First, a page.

What Is Medicare Part A, Hospital Insurance?
One of the four components of the federal government’s health insurance program for senior citizens. Medicare Part A helps pay for bills related to hospital care, skilled nursing facility or nursing home care, hospice care, and home health services.
It covers expenses such as a semi-private room at a skilled nursing facility; inpatient care, supplies, and drugs during a hospital stay; physical and occupational therapy in your home if you are home-bound; and doctor’s services, medication, and grief-and-loss counseling for terminally ill patients.
- Medicare Part A pays for care at a hospital, skilled nursing facility, or nursing home, and for home health services
- Most people receive Part A free because they’ve paid the Medicare payroll tax during their working years.
- If you haven’t started collecting Social Security at age 65, you need to enroll in Medicare online, by phone, or at a Social Security office.
- Medicare doesn’t cover all services, such as simple custodial care in a nursing home if the patient doesn’t need other types of care.
Understanding Medicare Part A, Hospital Insurance
Medicare enrollees who paid Medicare taxes during their working years (which includes most people, but there are exceptions), or whose spouse paid such taxes, don’t pay premiums for Medicare Part A once they’re 65 years old. Basically, you’ve already paid your premiums through the 1.45% Medicare payroll tax that you and your employer each paid on all of your wages.
If you didn’t pay this tax during your working years, the premiums are several hundred dollars per month (up to $437 in 2019). Younger people who are receiving long-term Social Security disability benefits also qualify for premium-free Part A. Even when Medicare Part A is premium free, however, most people will still have out-of-pocket expenses for deductibles, co-payments and coinsurance.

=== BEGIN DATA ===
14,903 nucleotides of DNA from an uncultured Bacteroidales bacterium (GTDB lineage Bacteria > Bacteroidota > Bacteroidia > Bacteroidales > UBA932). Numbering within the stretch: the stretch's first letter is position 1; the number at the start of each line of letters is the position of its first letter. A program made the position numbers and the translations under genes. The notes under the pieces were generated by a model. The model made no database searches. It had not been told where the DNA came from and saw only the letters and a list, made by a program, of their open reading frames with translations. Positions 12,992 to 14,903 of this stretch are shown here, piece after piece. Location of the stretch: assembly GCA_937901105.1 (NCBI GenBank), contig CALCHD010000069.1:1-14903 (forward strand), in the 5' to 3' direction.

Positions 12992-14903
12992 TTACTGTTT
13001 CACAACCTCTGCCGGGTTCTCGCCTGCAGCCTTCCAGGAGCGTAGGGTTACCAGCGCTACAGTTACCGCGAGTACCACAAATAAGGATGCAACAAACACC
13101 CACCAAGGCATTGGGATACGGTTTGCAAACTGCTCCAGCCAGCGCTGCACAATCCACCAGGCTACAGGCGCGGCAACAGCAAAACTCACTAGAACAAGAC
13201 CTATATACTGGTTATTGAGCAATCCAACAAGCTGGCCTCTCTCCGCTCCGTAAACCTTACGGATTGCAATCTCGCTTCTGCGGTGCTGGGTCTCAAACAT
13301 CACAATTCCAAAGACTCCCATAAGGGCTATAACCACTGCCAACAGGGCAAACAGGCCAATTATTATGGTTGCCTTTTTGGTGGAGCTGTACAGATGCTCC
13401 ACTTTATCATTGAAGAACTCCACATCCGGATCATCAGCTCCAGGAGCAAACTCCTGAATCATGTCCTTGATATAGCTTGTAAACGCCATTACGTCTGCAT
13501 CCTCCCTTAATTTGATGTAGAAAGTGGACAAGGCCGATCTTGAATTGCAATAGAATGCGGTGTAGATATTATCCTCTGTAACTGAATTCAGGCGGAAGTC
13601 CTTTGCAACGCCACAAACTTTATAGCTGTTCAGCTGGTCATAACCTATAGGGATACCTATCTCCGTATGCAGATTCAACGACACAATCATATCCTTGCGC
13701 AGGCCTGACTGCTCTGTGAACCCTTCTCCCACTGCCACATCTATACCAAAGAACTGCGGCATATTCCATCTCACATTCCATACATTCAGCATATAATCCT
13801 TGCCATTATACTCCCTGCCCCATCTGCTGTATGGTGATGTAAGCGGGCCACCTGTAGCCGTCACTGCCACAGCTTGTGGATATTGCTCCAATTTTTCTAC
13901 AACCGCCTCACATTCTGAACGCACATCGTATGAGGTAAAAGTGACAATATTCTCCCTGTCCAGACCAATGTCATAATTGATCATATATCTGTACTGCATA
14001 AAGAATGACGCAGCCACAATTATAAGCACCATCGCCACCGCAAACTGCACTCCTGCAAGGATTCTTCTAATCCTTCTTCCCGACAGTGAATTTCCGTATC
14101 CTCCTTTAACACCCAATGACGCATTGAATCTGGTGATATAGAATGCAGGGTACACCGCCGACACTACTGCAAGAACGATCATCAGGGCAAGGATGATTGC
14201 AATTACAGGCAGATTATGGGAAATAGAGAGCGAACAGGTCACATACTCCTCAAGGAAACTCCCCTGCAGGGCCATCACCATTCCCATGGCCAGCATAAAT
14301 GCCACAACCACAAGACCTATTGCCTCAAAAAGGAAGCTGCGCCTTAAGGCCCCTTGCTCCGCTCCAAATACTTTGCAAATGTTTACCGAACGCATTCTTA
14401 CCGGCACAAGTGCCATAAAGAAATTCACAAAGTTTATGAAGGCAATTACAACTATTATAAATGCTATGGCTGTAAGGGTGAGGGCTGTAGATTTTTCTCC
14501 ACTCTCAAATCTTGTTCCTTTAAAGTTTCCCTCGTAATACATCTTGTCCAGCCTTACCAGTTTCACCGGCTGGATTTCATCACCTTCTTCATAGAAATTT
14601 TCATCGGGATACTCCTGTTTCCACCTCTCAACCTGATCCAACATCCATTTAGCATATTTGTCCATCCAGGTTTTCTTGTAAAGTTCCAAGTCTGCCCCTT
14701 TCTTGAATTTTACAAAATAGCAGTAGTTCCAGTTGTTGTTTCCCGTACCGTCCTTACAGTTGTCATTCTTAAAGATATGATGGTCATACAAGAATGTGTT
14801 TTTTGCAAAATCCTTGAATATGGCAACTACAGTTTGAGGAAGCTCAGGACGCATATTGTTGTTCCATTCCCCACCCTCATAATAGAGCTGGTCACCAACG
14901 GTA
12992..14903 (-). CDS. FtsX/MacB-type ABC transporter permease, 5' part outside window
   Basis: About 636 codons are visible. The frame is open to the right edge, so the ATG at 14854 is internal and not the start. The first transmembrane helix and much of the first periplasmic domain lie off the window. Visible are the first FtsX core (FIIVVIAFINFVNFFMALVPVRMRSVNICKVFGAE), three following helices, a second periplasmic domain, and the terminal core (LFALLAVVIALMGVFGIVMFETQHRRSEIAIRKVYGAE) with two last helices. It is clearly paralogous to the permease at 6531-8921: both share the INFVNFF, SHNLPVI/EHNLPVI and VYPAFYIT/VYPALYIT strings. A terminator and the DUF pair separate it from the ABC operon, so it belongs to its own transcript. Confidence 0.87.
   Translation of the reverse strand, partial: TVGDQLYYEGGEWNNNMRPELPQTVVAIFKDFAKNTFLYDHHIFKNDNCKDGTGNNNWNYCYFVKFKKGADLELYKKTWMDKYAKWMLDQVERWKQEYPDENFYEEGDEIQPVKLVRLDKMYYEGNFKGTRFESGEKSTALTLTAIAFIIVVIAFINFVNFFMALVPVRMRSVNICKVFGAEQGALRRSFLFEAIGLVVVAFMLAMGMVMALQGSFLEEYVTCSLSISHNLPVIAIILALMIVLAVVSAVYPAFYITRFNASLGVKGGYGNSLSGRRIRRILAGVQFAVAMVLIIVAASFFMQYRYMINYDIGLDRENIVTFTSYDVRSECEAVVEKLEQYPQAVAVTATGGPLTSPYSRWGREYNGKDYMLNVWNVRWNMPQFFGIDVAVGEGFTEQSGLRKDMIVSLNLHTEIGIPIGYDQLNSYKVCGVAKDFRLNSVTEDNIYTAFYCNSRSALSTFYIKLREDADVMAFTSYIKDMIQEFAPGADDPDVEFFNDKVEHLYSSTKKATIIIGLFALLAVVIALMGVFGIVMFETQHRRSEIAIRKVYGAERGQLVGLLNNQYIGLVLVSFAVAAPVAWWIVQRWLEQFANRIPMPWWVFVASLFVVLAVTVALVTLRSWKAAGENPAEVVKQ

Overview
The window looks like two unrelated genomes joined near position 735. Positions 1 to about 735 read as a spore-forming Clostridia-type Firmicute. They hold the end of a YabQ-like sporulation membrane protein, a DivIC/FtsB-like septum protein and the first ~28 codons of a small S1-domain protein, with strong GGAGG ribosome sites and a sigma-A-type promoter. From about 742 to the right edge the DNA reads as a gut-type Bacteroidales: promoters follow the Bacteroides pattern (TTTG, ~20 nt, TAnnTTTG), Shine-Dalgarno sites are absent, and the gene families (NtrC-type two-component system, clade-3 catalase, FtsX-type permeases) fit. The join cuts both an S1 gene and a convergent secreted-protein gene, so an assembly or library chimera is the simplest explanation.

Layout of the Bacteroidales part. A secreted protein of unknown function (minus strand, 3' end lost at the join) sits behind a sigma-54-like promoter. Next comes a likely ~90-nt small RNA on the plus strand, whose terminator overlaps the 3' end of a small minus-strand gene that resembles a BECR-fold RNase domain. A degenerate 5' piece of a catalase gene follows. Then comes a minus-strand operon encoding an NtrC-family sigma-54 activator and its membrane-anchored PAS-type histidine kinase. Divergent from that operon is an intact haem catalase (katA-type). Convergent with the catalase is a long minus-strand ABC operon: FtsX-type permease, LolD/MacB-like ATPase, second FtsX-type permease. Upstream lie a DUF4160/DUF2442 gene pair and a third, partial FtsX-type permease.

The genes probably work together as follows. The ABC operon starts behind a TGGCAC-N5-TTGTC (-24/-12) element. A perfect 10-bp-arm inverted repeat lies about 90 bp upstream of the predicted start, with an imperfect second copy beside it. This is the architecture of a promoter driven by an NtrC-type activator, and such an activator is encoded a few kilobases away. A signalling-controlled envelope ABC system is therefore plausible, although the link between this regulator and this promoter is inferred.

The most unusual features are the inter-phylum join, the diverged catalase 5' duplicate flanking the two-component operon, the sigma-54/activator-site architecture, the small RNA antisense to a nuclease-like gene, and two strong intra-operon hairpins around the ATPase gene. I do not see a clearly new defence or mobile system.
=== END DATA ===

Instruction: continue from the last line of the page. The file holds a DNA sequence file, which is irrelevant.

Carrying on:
Medicare Part A complements Medicare Part B, medical insurance, so most people who get one are required to get the other. Many people will be automatically enrolled when they qualify. A common situation where people need to enroll manually, which they can do online, by phone or at a Social Security office, is if they are 65 years old but haven’t started claiming Social Security benefits yet.
Special Considerations for Medicare Part A, Hospital Insurance
Medicare Part A covers many hospital-related services, but it doesn’t cover everything. Providers must ask patients to sign a notice in advance of receiving treatment when a service may not be covered. This procedure lets the patient choose whether to accept the service and plan to pay out of pocket or refuse the service.
To be proactive about keeping your medical bills down, it’s a good idea to find out before using a Part A service if Medicare will cover all, part or none of the cost. If Medicare won’t cover enough of the expense, find out why. There may be an alternative that would still help you that is covered, or you can file an appeal to try to get the coverage decision changed in your favor.
The three reasons why Medicare Part A might not cover something are:
- General federal and state laws
- Specific federal laws about what Medicare covers
- Local Medicare claims processors’ assessment of whether a service is medically necessary
One example of a service Medicare does not usually cover is custodial care in a skilled nursing facility—help with basic activities of daily living, such as getting dressed, bathing and eating—if it’s the only care you need. You must have more serious needs for Medicare to cover your nursing home stay.